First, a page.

Thursday, November 21, 2019

Books and tears

It never goes away, does it—that hole in your heart, that longing, the sadness? Not completely.

We're fine, but I can tell I've changed because I cry so easily lately and, perhaps, I will forever.

I've been reading The Complete Story of Sadako Sasaki out loud to the kids and while the entire book deals with difficult subjects, the last couple of chapters were especially difficult to read out loud. I was crying and blowing my nose and struggling to get through things. It was just so beautiful, so tragic, so wonderful.

I checked out Pippin the Christmas Pig (by Jean Little) and I've read it to the kids a few of times and I can't seem to get through the ending of that book without tearing up, either.

And that book isn't even about death! It's about finding the true meaning of Christmas!

Zoë can't understand why I'm always crying while I'm reading and I remember thinking the same thing about grown ups when I was little. What possible reason could they have to cry?! They never had any real problems, like being offered a broken cookie or not being allowed to stay up late! And here they are, breaking down over a pig saying, "All babies are special." I mean, come on!

Grown ups are cry babies.

Children are naturally sympathetic, I think (at least most children). They don't like to see others sad. But they often don't understand why others are sad, just that they are sad. Children are very quick to offer comfort when they believe others are upset, which is so very sweet (because, honestly, we shouldn't need to have to understand why someone might be upset before we offer them comfort).

Adults, on the other hand, tend to be more empathetic. As we experience the joys and sorrow of life, we're able to really imagine the pain (or joy) someone might be feeling. Because we've experienced some pretty intense sorrows and joys, the emotions we feel when someone else is going through a monumental time in their life (or story) is intensified.

When I read about Sadako's friends and family gathering around her bed to say goodbye as she was dying, I didn't feel just sad that they were sad because I knew they weren't sad; they were shattered. And I know what that feels like. And it's a heavy feeling.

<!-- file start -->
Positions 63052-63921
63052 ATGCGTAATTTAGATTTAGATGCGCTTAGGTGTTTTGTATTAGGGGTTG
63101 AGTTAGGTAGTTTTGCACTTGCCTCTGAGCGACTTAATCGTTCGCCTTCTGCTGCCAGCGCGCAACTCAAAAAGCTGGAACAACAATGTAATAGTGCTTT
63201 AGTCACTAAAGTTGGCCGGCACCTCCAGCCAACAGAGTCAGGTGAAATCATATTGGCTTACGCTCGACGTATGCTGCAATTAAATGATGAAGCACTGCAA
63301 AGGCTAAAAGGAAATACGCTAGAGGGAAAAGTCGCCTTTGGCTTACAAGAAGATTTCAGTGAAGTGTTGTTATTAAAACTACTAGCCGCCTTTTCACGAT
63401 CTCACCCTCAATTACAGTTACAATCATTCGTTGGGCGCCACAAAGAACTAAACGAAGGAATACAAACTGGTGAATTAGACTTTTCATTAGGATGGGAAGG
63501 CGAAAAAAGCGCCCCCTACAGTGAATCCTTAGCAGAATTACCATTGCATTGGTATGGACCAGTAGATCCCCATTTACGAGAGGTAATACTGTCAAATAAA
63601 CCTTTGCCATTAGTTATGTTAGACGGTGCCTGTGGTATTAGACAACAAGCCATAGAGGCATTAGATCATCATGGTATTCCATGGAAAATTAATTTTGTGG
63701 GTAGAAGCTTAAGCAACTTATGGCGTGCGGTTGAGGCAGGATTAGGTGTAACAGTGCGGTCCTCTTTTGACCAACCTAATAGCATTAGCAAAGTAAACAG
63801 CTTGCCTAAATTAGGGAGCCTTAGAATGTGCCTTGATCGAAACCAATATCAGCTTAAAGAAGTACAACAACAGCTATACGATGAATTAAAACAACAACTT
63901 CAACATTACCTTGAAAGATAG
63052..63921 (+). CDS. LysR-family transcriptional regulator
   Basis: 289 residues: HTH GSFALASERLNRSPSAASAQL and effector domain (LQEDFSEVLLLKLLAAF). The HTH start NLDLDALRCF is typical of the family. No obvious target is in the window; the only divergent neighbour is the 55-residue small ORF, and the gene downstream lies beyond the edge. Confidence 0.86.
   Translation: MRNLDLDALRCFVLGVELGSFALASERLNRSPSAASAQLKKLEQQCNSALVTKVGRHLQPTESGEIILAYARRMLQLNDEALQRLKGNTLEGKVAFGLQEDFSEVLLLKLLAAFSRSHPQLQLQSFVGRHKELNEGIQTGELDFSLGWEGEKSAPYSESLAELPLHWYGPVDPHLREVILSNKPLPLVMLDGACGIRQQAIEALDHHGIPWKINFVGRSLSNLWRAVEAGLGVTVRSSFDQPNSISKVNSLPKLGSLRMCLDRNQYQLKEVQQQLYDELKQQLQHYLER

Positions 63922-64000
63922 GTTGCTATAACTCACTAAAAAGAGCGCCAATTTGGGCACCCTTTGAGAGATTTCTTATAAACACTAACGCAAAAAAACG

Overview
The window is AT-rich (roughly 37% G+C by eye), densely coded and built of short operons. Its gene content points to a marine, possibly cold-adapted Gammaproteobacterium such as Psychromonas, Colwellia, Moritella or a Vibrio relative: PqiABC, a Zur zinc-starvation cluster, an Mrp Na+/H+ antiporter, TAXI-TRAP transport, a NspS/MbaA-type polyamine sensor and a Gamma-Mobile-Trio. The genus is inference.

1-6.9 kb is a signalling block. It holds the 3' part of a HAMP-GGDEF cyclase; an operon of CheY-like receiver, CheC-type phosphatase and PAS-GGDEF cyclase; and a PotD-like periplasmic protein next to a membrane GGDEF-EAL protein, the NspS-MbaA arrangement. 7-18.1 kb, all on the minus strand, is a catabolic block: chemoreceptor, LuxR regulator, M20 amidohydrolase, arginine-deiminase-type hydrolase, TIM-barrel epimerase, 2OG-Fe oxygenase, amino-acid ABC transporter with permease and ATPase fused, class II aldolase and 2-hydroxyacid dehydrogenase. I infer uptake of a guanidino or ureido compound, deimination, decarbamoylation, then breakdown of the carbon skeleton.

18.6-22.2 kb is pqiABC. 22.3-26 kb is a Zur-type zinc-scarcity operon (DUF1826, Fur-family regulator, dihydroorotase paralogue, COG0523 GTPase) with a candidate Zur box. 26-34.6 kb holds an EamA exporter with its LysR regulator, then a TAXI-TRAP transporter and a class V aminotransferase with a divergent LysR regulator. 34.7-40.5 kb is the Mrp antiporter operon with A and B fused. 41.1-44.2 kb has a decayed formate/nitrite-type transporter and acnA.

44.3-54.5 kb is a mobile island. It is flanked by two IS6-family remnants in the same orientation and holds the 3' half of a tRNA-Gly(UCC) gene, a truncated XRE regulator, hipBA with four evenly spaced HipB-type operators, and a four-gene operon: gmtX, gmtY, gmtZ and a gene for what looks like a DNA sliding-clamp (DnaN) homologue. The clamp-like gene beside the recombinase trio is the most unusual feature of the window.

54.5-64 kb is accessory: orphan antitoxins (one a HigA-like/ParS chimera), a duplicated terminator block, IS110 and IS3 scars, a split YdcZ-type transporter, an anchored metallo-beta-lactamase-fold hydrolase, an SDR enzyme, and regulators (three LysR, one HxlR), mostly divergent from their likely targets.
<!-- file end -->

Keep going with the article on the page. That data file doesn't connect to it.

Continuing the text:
Zoë knows that feeling, too, of course, but somehow these childhood pains are masked by the general confusion that is childhood. Zoë doesn't really remember standing around Grandma's bed to say goodbye because, well, we dragged her out in the middle of the night to do it so she was confused about being up and about at midnight, but also she didn't recognize that it was Grandma lying there—like she honestly didn't understand it was Grandma in that bed (and when she did, she thought the doctors were the ones hurting her (she accused the nasal cannula of preventing Grandma from being able to breathe)). Anyway, Zoë felt pain last year, but she felt more confusion, I think.

The grown ups were confused as well. We had questions. We still have questions.

But we also understand a whole lot more.

Our awareness caused more pain, I guess. But we only learned to have that awareness because of the many other pains we've encountered as we've gotten older.

Anyway, I was able to read Masahiro's very real pain in this book, which is amazing since Sadako passed away nearly 70 years ago. He still misses and adores his little sister; it was clear he still had an ache in his heart for her. So...I guess that pain really never goes away.

But in spite of it all, we keep going, we keep living.

I love what Masahiro says in the epilogue:
In your daily life, you will face many problems and experience much happiness. And I suppose you will laugh a lot and shed a lot of tears.... Cry when you need to if you have a lot of troubles, but grow up with a kind heart, filled with compassion.... This is the way to create a small bit of peace in your surroundings. When we can connect such small bits of peace together, we will surely have great hope of peace in the future. 
He also mentions that Japanese children are taught to have empathy, that "it is considered one of the most important things a child can learn." And I have some pretty big—if still slightly incoherent—thoughts on that because I don't feel that we teach that in this country (at least not well). We aren't a very peace-loving nation; instead we're obsessed with being the biggest, the best, the most powerful. But we shouldn't be. We should be trying to be the kindest, most compassionate, friendliest nation.